Another image from last evening’s “Reservoir Walk”.
I could do a whole book on this beautiful place, just minutes from my doorstep, and often overlooked, even by me.
Just north of my home is a reservoir designed to control flooding in case of heavy rains. This reservoir is part of an entire conservation system install in the 50’s when hurricane Hazel caused tremendous damage in the area.
The result is a wonderful pond, bounded by woods and a nice trail system. The area was deliberately planted to encourage a natural look and reduce erosion. And, nature has a mind of its own that supersedes out human endeavours. Now the area is a mix of planted shrubs and nature’s own handiwork. It seems like a ‘nice’ place to walk, but I have had many awesome photographic moments in this humble location.
Yesterday, I went out in the evening because the light was so wonderful. The reservoir trails change appearance by the hour, as the light warms and cools, and the sunlight changes direction. Last night the sun was just beginning to set and did a marvellous job at lighting up the sumac leaves, many of which have begun to change colour to their bright oranges and reds. This particular cluster caught me eye and I was able to capture it nicely, without too many obstructions by doing a long zoom to 300 mm. The combination of the golden sun backlight and fall colours really made this ‘pop’. I hope you enjoy it.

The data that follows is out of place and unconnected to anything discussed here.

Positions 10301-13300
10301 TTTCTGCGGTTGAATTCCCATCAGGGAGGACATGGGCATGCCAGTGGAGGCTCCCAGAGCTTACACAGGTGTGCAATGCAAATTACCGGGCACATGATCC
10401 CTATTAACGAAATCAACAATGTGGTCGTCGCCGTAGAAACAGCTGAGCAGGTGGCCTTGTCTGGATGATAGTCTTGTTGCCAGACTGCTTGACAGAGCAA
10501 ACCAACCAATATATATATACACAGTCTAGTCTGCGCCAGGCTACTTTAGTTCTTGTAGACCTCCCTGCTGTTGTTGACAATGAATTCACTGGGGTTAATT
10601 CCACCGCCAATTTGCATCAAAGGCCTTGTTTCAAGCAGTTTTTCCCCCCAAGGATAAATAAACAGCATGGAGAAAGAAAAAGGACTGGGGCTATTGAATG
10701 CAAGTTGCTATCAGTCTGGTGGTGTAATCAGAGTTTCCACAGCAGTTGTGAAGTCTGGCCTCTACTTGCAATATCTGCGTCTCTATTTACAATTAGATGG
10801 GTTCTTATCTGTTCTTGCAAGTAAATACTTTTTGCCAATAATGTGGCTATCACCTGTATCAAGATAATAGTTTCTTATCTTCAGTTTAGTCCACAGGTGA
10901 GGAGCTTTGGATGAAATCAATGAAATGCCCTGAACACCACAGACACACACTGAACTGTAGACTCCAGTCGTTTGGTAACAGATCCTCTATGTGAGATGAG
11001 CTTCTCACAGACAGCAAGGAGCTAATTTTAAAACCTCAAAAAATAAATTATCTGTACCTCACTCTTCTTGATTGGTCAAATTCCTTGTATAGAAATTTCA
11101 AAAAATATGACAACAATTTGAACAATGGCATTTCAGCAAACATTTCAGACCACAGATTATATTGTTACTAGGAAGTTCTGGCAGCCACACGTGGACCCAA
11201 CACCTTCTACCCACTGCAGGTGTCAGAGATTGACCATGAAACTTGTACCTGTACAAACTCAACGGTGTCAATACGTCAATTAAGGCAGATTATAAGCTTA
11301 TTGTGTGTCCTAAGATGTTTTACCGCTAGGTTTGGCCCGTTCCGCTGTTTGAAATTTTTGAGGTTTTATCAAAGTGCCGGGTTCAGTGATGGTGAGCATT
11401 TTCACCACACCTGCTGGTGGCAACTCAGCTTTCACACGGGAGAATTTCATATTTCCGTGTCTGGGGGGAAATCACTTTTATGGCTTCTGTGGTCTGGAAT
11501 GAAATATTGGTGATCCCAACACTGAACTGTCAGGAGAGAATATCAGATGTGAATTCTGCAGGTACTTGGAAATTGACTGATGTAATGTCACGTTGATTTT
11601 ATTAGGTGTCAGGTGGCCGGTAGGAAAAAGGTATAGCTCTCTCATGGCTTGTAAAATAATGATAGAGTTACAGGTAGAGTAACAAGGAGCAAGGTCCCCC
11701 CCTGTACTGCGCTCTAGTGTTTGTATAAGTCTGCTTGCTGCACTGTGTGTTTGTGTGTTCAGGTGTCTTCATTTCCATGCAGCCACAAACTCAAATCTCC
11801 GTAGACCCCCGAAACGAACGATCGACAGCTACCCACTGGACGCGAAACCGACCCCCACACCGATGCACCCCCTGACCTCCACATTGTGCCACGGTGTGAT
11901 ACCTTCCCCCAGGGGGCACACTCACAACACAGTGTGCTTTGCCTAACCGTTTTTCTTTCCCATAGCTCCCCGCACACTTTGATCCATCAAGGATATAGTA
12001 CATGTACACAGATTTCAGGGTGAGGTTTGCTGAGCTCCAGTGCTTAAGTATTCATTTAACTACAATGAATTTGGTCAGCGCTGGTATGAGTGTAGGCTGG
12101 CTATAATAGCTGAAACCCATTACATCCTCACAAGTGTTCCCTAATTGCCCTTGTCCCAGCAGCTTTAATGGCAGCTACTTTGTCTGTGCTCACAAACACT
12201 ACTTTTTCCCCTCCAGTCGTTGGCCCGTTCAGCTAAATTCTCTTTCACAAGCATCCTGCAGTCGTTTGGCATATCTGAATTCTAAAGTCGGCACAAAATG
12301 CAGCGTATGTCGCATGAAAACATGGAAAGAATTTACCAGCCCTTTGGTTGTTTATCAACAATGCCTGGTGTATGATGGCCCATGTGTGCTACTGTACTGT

Nikon D300 Nikor 70-300mm @300 mm 1/60 sec @ f/5.6, ISO 500
I have reflected on this photo many times. It was made one foggy morning in late September 2014. It was a cool morning and the air hung thick with fog and the feeling of change that comes at this time of year. I decided to go for a walk down to the lake shore. Through the fog, you could see the blue sky emerging, revealing shreds of clouds not typical of this time of year. On the lake, the swimming raft seemed to float in mid-air, the fog obscuring the line between water and air and a faint outline of the distant shore was barely discernible in the distance. The photo feels dream-like; somewhat haunting, yet peaceful. It represents transition, between the water and the sky, as well as the transition from summer to fall. It’s one of those photos that draws me in and causes me to see that there is more to it than first impressions would reveal.
Nikon D300 Tamron 17-50 mm f/2.8 @17 mm 1/500 @ f/9.0, ISO 800
Now that it is finally warming up, I thought I’d take one last look at how this past year’s winter came in. November was fairly mild and offered one light snowfall that quickly melted away in town. The day of the melt, I decided to go out to one of my favourite local trails (East Duffins Headwaters) to get some vertical pans in a grove of trees I have enjoyed on a few occasions. I was surprised to see how much of the snow cover remained in the forest. The grove of tress was my destination, and like so many other hikes, the journey is much better than the destination. The grove of trees, as it turns out, was a disappointment in the end, but I was able to make several beautiful photographs on the surrounding trails, which I will share in subsequent posts.
On this occasion, the trail in was covered in wonderful orange oak leaves and the snow had largely melted off, due mainly to the foot traffic. The bright leaves, combined with the late day light, made the entire scene glow. Even the yellow-green undergrowth seemed alight with sunshine as an archway of snow covered branches stretched above ahead of me. The colours where incredible and I look back on this moment as one of those special times when I was fortunate to have my camera with me so I could save and share the moment.